Inherent Tongue Motion
The tongue should act as a venous pump for the head and face. In a previous article, I described how the tongue functions as a piston during inhalation and exhalation. The purpose of that article was to describe how that motion helps to widen and provide proper growth of the palate. The caveat is that it only works with proper resting tongue posture on the palate. If the tongue cannot rest on the palate in cases of improper swallowing mechanics and/or tongue ties, then proper facial growth can be impeded.
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The same applies to the tongue as a venous pump. Without proper resting posture, the ability for the tongue to act as a venous pump is lost.
The Venous Pump Mechanics
To understand the full scope of what I am proposing, I recommend watching the following video where I outline in-depth the concepts laid out here. In the video, we go over the anatomy explaining how blood is drained from the head and face.
A good portion of blood draining out of the nasal cavity ends up in the palate. From the palate, it then drains to a large collection of veins called the pterygoid plexus.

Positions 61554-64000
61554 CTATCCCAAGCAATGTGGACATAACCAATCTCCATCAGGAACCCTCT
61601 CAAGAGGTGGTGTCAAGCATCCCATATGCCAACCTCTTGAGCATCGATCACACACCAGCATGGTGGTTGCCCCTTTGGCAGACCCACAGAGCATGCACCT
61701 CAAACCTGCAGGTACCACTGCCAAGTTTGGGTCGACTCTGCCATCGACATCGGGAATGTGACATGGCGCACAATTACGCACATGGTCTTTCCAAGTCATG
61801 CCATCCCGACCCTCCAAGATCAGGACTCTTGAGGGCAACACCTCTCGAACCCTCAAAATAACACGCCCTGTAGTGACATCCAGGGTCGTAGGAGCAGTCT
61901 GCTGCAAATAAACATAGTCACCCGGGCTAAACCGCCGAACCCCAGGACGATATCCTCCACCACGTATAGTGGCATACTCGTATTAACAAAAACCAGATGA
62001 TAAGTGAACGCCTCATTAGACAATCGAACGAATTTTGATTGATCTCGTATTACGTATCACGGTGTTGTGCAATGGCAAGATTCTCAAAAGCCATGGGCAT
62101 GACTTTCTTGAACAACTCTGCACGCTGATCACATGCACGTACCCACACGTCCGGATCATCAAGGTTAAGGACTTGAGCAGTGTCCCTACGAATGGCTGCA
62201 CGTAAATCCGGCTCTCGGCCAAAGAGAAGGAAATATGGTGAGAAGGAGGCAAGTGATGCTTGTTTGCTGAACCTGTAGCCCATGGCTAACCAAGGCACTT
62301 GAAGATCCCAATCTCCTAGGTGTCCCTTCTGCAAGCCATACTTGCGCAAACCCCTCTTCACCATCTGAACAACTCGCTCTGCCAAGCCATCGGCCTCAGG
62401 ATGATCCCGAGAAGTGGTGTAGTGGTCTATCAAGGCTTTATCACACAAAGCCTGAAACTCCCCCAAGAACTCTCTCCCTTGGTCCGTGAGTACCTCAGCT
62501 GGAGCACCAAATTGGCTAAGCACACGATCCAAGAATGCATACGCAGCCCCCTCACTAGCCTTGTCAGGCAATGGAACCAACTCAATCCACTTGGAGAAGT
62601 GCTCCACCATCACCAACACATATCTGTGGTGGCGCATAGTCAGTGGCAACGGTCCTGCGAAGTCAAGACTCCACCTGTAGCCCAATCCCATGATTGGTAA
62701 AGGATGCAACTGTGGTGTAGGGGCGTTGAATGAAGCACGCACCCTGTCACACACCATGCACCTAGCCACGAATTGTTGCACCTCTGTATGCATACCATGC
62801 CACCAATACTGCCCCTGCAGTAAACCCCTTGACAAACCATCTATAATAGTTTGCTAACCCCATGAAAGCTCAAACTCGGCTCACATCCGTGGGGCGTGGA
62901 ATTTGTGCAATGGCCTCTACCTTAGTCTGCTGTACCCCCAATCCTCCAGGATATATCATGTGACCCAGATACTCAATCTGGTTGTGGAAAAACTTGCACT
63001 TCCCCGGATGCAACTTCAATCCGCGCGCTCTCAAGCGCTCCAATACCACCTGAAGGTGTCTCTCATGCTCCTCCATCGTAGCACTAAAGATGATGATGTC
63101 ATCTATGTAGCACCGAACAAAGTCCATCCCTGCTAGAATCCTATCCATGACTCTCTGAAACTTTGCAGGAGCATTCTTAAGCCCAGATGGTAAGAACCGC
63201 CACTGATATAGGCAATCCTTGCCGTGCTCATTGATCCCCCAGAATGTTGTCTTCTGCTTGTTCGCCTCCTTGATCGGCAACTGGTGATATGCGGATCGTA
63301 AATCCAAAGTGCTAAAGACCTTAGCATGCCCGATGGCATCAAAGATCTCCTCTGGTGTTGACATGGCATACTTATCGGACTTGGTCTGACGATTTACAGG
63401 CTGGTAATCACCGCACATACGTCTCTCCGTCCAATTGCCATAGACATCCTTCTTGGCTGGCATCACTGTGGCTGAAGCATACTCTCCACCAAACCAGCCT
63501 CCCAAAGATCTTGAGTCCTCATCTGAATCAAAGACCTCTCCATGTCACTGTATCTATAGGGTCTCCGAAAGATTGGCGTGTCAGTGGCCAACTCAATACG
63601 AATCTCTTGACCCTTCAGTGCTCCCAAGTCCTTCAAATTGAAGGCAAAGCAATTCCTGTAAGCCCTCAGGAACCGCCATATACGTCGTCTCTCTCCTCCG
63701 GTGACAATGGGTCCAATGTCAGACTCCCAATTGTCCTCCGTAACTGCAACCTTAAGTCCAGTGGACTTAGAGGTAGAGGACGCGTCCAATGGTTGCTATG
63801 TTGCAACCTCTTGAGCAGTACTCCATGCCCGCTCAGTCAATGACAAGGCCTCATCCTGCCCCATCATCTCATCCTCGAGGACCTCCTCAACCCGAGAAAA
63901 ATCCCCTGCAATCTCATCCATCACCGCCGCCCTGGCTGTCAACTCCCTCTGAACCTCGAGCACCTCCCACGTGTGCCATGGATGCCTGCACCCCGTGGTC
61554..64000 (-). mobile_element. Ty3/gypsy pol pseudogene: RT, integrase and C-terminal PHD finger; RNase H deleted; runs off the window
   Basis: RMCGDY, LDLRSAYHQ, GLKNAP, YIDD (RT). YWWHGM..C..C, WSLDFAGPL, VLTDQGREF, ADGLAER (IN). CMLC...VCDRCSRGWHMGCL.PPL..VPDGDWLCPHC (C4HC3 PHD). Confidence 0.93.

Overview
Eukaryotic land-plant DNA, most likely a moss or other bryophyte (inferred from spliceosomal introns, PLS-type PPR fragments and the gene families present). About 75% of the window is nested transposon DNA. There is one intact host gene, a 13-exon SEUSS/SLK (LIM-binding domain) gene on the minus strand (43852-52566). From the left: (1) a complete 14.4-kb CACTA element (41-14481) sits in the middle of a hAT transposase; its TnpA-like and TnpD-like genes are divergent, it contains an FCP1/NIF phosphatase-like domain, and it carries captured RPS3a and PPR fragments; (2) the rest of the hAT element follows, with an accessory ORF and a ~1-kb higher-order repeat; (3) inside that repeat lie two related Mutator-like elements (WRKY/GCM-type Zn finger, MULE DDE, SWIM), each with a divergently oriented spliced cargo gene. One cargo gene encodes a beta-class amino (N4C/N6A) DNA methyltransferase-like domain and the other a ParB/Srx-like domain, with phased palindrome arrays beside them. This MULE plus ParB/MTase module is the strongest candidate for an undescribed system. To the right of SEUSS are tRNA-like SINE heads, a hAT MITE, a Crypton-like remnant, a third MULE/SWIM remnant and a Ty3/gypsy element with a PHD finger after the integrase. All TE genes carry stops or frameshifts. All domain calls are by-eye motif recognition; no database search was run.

During normal resting tongue posture when the tongue is subtly moving like a piston, there are subtle changes in pressure. Maintaining suction of the palate, when it moves downward, the tongue creates negative pressure.
You can mimic this by placing your tongue on your palate covering as much surface area of the tongue with your palate. Then pull down strongly being careful not to lose the suction. Hold it for ten seconds or longer. People commonly have sensation in their face doing this.
When the tongue moves upward it creates positive pressure on the palate. This pulls blood out of the nasal cavity and face and moves it to the pterygoid plexus where it can then be drained to the jugular veins and back to the heart.
I believe this is an important method that helps drain the blood and head, especially at night passive venous drainage is dominant and the brain is doing “self-cleaning.” Without it, the brain may be unable to clear “junk” properly. This would be important under normal conditions, but could be more important under conditions where one has suffered a concussion or other traumatic brain injury and possibly could be a factor with dementia. Furthermore, there is increased venous pressure within normal limits in the head, but can produce swelling under the eyes and other watershed regions in the head and face.
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